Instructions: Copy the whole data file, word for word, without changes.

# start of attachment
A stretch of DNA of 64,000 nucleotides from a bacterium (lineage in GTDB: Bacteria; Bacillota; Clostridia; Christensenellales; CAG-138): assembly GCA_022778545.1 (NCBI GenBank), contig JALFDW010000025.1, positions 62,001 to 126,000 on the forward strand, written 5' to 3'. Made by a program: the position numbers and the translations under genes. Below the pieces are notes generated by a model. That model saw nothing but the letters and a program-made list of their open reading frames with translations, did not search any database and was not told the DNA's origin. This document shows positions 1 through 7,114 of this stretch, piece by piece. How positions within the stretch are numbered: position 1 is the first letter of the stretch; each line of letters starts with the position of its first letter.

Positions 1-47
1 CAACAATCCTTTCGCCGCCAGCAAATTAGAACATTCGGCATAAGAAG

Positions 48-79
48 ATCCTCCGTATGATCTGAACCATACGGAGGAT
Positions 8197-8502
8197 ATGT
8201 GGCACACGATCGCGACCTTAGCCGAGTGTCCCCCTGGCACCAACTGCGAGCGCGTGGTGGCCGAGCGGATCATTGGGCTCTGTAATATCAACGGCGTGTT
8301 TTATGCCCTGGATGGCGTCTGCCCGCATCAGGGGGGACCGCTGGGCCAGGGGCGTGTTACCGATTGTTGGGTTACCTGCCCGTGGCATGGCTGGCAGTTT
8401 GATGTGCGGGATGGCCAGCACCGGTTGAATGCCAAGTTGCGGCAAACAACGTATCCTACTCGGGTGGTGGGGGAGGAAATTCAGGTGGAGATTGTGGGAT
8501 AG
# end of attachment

A stretch of DNA of 64,000 nucleotides from a bacterium (lineage in GTDB: Bacteria; Bacillota; Clostridia; Christensenellales; CAG-138): assembly GCA_022778545.1 (NCBI GenBank), contig JALFDW010000025.1, positions 62,001 to 126,000 on the forward strand, written 5' to 3'. Made by a program: the position numbers and the translations under genes. Below the pieces are notes generated by a model. That model saw nothing but the letters and a program-made list of their open reading frames with translations, did not search any database and was not told the DNA's origin. This document shows positions 1 through 7,114 of this stretch, piece by piece. How positions within the stretch are numbered: position 1 is the first letter of the stretch; each line of letters starts with the position of its first letter.

Positions 1-47
1 CAACAATCCTTTCGCCGCCAGCAAATTAGAACATTCGGCATAAGAAG

Positions 48-79
48 ATCCTCCGTATGATCTGAACCATACGGAGGAT
Positions 8197-8502
8197 ATGT
8201 GGCACACGATCGCGACCTTAGCCGAGTGTCCCCCTGGCACCAACTGCGAGCGCGTGGTGGCCGAGCGGATCATTGGGCTCTGTAATATCAACGGCGTGTT
8301 TTATGCCCTGGATGGCGTCTGCCCGCATCAGGGGGGACCGCTGGGCCAGGGGCGTGTTACCGATTGTTGGGTTACCTGCCCGTGGCATGGCTGGCAGTTT
8401 GATGTGCGGGATGGCCAGCACCGGTTGAATGCCAAGTTGCGGCAAACAACGTATCCTACTCGGGTGGTGGGGGAGGAAATTCAGGTGGAGATTGTGGGAT
8501 AG